Cigars 101

CA Report: How to Lower Humidity in a Cigar Humidor

Reading Time: 5 minutes

Humidor humidity too high? Check out these tips to get your cigar game back on track!

Updated August 2022

The most common humidor problems always involve humidification. Humidity is fickle. And invasive. It gets into every nook and cranny it can. Have you ever noticed that wooden doors get stuck or are harder to open and close during summer? They’re stuck because they absorb excess moisture and swell beyond their original limitations, leaving you to wrestle it each time. Humidor over-humidification is a much bigger nuisance. Unlike that sticky door that’ll shrink again in autumn, your cigars won’t survive an entire season of high humidity unchecked.

We’ll go over how to lower the humidity in your humidor, but first, let’s establish a baseline so that you’ll know when relative humidity (RH) is climbing into dangerous territory.

 

When should you lower the humidity inside your cigar humidor?

We often talk about the 70/70 (70 degrees/70% RH) rule as being obsolete—and that’s because it is. Cigars tend to fare better with a lower humidity percentage than 70. Don’t take my word for it. We asked a bunch of cigar experts for their opinions as well. Combined with our preferences, the average sits at about 67%.

 

cigar advisor how to lower humidity in a cigar humidor - hygrometer reading 81% (too high)
A hygrometer reading 81% is an emergency since your cigars are at serious risk of developing mold. Immediate action is necessary.

If you start seeing your hygrometer going above 72% RH, it’s time to take immediate action to decrease the humidity inside your humidor, jar, travel case, or Ziploc bag (no judgment, we use ‘em, too). There are a few ways to accomplish this.

 

1. Open Sesame: Just open the lid of your humidor.

Were you hoping for something more complex? If so, my apologies. Simply opening your humidor is one of the easiest high-humidity fixes. Start with 30 minutes (an hour in more humid climate). Set an alarm and check your humidor again. Repeat this process until your hygrometer is reading about 67%.

Seems easy, right? But like anything that sounds too easy to be true…there’s a catch.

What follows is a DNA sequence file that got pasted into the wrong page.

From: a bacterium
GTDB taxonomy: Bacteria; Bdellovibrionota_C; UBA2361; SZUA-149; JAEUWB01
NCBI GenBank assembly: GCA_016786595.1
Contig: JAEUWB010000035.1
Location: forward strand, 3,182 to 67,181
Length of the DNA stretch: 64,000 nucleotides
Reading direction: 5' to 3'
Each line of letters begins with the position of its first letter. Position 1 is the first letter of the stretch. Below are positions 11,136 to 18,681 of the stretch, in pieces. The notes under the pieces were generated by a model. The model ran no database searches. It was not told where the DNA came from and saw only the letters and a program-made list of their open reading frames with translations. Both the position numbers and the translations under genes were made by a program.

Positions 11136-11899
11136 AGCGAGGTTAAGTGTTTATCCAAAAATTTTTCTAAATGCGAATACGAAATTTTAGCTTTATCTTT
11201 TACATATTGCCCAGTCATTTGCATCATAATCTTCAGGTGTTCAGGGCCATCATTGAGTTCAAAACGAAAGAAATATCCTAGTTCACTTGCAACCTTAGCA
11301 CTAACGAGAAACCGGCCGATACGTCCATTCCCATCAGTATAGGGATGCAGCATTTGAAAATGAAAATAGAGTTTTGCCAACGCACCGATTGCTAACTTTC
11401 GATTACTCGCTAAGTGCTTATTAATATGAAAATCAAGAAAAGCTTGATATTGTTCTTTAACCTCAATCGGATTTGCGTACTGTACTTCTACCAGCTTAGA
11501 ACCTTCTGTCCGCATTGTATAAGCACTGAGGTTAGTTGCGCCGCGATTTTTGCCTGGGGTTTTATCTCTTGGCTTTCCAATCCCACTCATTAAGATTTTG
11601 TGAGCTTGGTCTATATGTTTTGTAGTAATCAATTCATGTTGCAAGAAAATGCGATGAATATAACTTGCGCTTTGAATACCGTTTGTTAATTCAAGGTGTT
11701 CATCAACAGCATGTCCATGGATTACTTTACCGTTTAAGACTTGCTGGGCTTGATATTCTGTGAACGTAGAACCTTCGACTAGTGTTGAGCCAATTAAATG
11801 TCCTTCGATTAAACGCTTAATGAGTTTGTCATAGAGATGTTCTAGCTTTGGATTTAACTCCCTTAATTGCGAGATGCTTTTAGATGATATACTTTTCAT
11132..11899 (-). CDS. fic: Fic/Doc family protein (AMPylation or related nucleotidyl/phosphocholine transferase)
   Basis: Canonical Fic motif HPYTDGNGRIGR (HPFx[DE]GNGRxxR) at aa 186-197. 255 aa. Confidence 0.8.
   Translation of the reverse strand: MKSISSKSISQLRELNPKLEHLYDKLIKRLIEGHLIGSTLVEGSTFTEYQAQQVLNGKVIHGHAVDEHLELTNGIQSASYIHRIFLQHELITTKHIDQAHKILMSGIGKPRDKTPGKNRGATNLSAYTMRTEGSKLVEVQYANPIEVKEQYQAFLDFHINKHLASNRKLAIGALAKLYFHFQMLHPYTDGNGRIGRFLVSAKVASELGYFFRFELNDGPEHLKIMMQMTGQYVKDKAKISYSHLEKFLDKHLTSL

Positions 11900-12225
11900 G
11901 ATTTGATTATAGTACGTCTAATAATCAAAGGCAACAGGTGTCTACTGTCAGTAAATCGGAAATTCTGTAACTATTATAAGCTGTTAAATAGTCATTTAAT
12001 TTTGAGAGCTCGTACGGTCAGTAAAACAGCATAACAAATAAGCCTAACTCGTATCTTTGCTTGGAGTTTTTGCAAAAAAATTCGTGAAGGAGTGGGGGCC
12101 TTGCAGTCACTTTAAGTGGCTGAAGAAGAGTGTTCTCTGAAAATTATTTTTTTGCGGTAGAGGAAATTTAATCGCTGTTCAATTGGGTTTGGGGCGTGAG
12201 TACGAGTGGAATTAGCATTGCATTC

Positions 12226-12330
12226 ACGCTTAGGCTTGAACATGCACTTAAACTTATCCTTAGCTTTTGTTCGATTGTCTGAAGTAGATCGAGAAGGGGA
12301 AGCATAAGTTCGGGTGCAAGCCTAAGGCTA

cigar advisor how to lower humidity in a cigar humidor - picture of open humidor

Opening your humidor is a quick and dirty method to lowering your humidity in a pinch, but it usually won’t solve the problem of what caused it to rise in the first place. High humidor humidity typically comes from one of two common problems:

  • One or more humidifiers that produce too much humidity for the cigars inside it.
  • An over-seasoned humidor.

The first issue is the most common. Especially with cigar newbies. They’ll read online to use a shot glass with distilled water as a cheap and easy humidifier. With only 5-10 cigars in their starter humidor, the water quenches the cigars quickly. The cigars get saturated, and all that excess water has nowhere to go except to be absorbed by the wood or linger within the ambient air inside. It’s a simple formula. The more cigars you have, the more humidity is needed. Consequently, the less you have, the less you need.

If over-seasoning was the culprit, opening your humidor is the fix. Repeat that process until your humidity stabilizes at 67%. Check again in 24 hours and then repeat again if necessary.

If you’re still having issues after ruling out excess humidification and over-seasoning, it’s time to ask yourself if you have enough cigars.

 

2. Who’s thirsty? Give that humidity something else to drink.

 Your goal is to keep your humidor at about 75% capacity. It leaves enough room for air to flow while maintaining an even distribution of moisture. When cigars start running low, the humidity rises in similar fashion to a humidor with a stronger humidifier than it needs. Add some smokes and your hygrometer should level out—slowly—the way your stogies like it.

cigar advisor how to lower humidity in a cigar humidor - cedar cigar box insert
Cedar inserts can be found between rows in many cigar boxes. They’ll help level out moisture and add an aromatic benefit to your cigars!

If you don’t have more cigars to quench your humidity’s thirst, you can add some cedar strips (also called spills). Save the cedar inserts that come inside your cigar boxes for occasions like these. A clean sponge can work in a pinch, too. Just remember to remove it when it starts to feel damp. Wring it out and repeat.

 

3. A smarter humidifier: An ounce of prevention is worth a pound of cure.

Twenty years ago, you pretty much had three options for humidification. Floral foam, sponges, or a shot glass. They all worked the same way—’always on’ humidification. That meant when your cigar reached the level they needed to be, your humidifier continued to mindlessly pump out humidity. It was a time of constant struggle. Cleaning up messes from spilled water, adding and removing humidifiers until you found a good balance. Airing out your humidor in the summer…you practically needed a PhD to figure it out.